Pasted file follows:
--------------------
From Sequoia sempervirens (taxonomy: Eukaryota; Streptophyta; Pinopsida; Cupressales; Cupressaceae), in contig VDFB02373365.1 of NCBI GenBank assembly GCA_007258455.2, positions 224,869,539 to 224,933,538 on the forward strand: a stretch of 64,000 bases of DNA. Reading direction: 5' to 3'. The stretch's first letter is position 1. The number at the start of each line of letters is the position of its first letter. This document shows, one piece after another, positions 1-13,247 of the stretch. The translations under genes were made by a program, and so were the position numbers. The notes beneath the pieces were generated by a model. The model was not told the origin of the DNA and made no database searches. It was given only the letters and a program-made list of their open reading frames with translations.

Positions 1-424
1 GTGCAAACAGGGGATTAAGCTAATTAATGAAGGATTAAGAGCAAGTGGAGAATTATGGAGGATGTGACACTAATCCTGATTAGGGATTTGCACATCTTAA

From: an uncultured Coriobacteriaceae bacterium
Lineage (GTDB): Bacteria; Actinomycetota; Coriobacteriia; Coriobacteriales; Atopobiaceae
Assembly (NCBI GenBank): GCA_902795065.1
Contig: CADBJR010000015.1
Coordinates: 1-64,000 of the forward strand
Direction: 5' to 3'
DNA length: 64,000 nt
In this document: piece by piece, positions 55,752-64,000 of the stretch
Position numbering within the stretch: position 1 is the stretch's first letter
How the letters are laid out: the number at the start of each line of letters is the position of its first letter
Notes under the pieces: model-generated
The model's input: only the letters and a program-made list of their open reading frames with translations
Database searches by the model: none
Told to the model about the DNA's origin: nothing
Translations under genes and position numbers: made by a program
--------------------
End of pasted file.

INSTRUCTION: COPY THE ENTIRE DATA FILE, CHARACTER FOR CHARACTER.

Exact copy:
From Sequoia sempervirens (taxonomy: Eukaryota; Streptophyta; Pinopsida; Cupressales; Cupressaceae), in contig VDFB02373365.1 of NCBI GenBank assembly GCA_007258455.2, positions 224,869,539 to 224,933,538 on the forward strand: a stretch of 64,000 bases of DNA. Reading direction: 5' to 3'. The stretch's first letter is position 1. The number at the start of each line of letters is the position of its first letter. This document shows, one piece after another, positions 1-13,247 of the stretch. The translations under genes were made by a program, and so were the position numbers. The notes beneath the pieces were generated by a model. The model was not told the origin of the DNA and made no database searches. It was given only the letters and a program-made list of their open reading frames with translations.

Positions 1-424
1 GTGCAAACAGGGGATTAAGCTAATTAATGAAGGATTAAGAGCAAGTGGAGAATTATGGAGGATGTGACACTAATCCTGATTAGGGATTTGCACATCTTAA

From: an uncultured Coriobacteriaceae bacterium
Lineage (GTDB): Bacteria; Actinomycetota; Coriobacteriia; Coriobacteriales; Atopobiaceae
Assembly (NCBI GenBank): GCA_902795065.1
Contig: CADBJR010000015.1
Coordinates: 1-64,000 of the forward strand
Direction: 5' to 3'
DNA length: 64,000 nt
In this document: piece by piece, positions 55,752-64,000 of the stretch
Position numbering within the stretch: position 1 is the stretch's first letter
How the letters are laid out: the number at the start of each line of letters is the position of its first letter
Notes under the pieces: model-generated
The model's input: only the letters and a program-made list of their open reading frames with translations
Database searches by the model: none
Told to the model about the DNA's origin: nothing
Translations under genes and position numbers: made by a program